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|French to English translations [PRO]|
|French term or phrase: Droit et Etat ne font pas bon ménage|
|There is no further context...sorry. Urgent help appreciated. Claire|
Here are 2 options close to the original mood of the French
1. The Law and the State are strange bedfellows.
2. The Law and the State are quite the odd couple.
I personally prefer using bedfellows.
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Local time: 16:34
|Thanks to all of you for all the answers yesterday. I apologise for being a nuisance. I am also sorry that I can't split the points as all the answers were really helpful|
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This expression "faire bon/mauvais ménage" means "get along well/badly", "hit it off well/badly". Your sentence thus means that the Law (or even Justice here)and the State to not get along well together, are not made for one another. Depending on the context, and you must ahve one somewhere, you can opt for another expression with the same meaning to respect the register of your original.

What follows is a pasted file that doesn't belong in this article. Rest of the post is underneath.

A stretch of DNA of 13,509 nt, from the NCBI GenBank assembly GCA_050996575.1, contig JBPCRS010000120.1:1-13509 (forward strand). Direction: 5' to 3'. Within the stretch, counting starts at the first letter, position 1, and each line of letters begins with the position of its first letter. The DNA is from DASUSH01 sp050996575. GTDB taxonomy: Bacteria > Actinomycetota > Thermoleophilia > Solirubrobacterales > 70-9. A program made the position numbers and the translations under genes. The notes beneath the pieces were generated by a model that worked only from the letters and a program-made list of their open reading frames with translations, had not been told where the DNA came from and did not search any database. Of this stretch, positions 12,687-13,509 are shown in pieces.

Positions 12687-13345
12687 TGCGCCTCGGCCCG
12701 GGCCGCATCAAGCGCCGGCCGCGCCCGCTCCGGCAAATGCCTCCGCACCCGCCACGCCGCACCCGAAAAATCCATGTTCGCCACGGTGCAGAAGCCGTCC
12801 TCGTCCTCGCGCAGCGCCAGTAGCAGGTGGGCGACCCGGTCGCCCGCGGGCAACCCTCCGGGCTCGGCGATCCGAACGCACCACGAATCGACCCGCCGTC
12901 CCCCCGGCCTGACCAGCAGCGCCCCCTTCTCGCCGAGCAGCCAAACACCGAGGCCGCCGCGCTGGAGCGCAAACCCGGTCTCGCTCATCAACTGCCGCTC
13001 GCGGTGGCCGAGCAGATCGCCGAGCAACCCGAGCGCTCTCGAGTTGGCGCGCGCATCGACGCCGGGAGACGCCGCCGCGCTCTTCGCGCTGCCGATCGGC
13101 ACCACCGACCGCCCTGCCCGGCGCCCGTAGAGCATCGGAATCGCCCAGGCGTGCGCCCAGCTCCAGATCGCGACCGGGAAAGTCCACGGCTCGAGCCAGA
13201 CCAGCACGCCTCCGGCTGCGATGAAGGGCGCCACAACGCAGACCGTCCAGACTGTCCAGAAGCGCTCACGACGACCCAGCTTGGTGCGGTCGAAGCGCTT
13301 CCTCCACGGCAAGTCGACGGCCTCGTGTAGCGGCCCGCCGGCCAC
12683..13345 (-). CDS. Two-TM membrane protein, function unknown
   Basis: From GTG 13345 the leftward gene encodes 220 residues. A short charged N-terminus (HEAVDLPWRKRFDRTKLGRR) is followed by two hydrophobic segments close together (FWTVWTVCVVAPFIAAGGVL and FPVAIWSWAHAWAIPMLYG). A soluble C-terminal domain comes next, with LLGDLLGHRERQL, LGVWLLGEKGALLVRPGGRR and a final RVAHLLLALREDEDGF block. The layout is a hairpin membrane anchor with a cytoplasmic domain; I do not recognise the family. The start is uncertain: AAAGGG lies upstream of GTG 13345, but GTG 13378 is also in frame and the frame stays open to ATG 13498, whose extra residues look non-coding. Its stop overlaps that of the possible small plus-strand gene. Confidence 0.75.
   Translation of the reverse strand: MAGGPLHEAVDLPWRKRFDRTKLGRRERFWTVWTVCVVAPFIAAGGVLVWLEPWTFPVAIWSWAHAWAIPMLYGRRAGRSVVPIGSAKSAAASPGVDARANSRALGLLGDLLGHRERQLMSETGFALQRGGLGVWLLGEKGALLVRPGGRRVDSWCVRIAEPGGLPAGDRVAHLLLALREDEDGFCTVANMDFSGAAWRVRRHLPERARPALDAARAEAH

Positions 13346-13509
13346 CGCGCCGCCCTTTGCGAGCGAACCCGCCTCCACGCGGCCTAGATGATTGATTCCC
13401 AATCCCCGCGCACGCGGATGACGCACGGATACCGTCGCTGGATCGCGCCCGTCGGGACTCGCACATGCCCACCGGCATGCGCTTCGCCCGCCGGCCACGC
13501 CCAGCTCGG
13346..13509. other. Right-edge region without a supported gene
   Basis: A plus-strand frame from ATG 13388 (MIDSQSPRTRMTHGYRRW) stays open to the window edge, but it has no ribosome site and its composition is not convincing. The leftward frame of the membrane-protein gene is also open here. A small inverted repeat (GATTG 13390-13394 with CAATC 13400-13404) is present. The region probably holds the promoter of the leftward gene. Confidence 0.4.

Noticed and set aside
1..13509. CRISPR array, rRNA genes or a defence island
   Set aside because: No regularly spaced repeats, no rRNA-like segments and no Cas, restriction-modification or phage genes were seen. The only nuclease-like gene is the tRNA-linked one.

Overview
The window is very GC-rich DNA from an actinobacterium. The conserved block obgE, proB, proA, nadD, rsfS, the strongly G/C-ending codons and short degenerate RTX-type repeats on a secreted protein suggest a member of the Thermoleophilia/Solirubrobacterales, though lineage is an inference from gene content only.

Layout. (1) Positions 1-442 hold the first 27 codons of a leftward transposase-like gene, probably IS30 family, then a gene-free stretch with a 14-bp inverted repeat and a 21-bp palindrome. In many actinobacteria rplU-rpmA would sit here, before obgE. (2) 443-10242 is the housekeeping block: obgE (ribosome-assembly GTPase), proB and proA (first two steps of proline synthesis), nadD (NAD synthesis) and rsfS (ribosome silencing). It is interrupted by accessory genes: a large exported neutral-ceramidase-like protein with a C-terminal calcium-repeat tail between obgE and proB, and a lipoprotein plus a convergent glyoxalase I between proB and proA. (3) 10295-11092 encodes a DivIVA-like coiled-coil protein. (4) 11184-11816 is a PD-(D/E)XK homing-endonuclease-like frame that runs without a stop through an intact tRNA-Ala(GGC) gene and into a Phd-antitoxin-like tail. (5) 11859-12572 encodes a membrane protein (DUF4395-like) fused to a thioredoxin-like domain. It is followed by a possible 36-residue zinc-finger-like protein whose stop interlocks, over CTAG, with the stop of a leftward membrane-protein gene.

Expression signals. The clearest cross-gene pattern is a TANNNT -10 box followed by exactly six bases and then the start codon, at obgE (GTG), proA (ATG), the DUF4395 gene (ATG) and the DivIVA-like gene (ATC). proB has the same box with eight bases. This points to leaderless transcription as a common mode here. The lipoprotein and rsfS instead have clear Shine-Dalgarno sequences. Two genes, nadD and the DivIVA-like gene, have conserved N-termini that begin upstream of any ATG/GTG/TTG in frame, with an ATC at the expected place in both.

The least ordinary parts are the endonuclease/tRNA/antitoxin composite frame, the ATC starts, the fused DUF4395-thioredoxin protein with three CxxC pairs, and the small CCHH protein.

Where does the expresison come from?Ménage is a household, used to describe a couple, particularly whether or not they are getting on.
In your context, whether familiar or more strict, the following expression could also be used in GB English I like this one becasue it's very close to the idea of the French and oh so English :
"The Law and the State do not make (for) good bed partners".
I have seen this phrase used many a time by "good" newspapers in England.
Robert & Collins